Public transportation riders no there is a health risk involved due to riding in a confined space with multiple people, but riders do not usually worry about measles. Today, Bay Area Rapid Transit (BART) and East Bay officials warned BART passengers to pursue medical attention if they exhibit any measles symptoms. This is because a measles-infected student may have spread the disease on BART.
The infected person is a student at UC Berkeley, according to Contra Costa Health Services, and was riding the East Bay lines between El Cerrito Del Norte and Downtown Berkeley stations last week from Tuesday, Feb. 4 and Friday, Feb. 7. The student was commuting to classes from his home in Contra Costa County during that time rush hour times both in the morning and at night.
The Center for Disease Control and Prevention (CDC) said that 28 percent of people who get measles are infected in another country. This is what is believed to have happened with this student. He just returned from studying abroad and is presumed to have acquired the disease while traveling unvaccinated in Asia.
Measles is an exceedingly contagious respiratory disease that is caused by a virus. One or two out of 1,000 children that get the disease will die from it and the disease is so contagious that if an unvaccinated person is exposed, they will likely become infected. Symptoms caused by measles are a rash all over the body, runny nose, cough and fever. Symptoms could also include watery, red eyes and very small white spots inside the mouth. It is spread through the air by breathing, sneezing or coughing. The measles-infected student may have spread the disease on BART through simply being on the trains.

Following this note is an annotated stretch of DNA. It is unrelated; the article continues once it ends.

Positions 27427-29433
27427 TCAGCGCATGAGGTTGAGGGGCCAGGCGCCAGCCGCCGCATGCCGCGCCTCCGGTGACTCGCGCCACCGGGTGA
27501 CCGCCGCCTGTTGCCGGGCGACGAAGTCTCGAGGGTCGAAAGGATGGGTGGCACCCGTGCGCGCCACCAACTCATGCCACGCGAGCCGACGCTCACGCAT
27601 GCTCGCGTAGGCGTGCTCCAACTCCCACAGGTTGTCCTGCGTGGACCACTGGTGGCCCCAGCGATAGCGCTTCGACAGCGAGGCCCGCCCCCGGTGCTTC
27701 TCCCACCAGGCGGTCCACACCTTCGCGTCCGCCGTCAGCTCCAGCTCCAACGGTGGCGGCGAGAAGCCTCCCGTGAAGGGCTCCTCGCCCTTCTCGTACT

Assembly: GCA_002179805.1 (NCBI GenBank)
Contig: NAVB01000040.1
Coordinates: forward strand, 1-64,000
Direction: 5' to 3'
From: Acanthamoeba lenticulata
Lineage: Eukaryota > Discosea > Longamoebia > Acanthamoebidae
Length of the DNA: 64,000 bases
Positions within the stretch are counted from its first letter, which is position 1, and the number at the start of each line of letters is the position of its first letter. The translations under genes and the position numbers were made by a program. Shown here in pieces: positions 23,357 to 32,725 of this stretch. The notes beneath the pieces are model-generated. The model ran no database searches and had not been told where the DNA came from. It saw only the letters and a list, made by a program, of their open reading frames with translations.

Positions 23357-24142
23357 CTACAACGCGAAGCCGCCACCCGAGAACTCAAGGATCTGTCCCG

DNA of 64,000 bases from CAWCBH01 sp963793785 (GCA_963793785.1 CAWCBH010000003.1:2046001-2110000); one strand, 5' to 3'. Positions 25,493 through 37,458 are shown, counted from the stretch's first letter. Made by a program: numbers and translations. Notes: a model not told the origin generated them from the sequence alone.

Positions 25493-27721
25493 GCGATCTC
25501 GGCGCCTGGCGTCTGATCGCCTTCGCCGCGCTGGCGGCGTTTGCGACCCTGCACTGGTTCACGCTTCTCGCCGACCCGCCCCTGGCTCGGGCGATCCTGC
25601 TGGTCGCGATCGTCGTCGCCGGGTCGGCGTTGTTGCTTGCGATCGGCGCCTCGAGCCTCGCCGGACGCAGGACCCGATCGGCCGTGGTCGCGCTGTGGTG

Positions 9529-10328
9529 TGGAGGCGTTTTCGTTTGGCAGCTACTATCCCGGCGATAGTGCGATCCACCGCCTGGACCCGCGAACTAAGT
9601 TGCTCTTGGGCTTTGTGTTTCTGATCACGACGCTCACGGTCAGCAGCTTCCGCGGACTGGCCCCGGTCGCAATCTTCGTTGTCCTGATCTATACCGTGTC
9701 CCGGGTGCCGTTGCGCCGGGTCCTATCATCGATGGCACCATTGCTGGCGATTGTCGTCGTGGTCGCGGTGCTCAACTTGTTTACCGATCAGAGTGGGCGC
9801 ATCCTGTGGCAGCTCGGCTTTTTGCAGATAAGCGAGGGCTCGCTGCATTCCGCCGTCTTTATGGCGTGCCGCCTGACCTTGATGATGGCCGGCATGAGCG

The CDC said that the virus could live in the air for up to two hours. They also said that measles symptoms usually take about seven to 14 days to manifest themselves. People infected with the disease are usually contagious days before they have the rash symptoms and days after the rash symptoms cease. The contagious student is now recuperating at home.
About 390,000 people ride BART on weekdays and health officials said that the virus was probably existed on trains that went all over the Bay Area, potentially infecting thousands. Luckily, the vaccine has proven to be very effective in protecting against the virus. Thanks to the vaccine, measles has been pretty much eliminated in the United States. Before the measles vaccine approximately 450-500 people died of measles a year in the US. Now, there are only about 60 reported cases a year, mostly beginning out of the country. Contra Costa County Public Health’s Erika Jenssen said that if the student had been vaccinated he would not have contracted the disease and potentially spread it. UC Berkeley’s medical director for University Health Services, Brad Buchman, said that the vaccine is not required for students, but is “highly recommended.”
Measles does pose a risk to those who are not vaccinated or who have not already had the disease. BART said that they clean their trains with an extremely powerful disinfectant at the end of each day. However, this may not have stopped the measles-infected student from possibly spreading the disease on the BART trains.
By Rebecca Hofland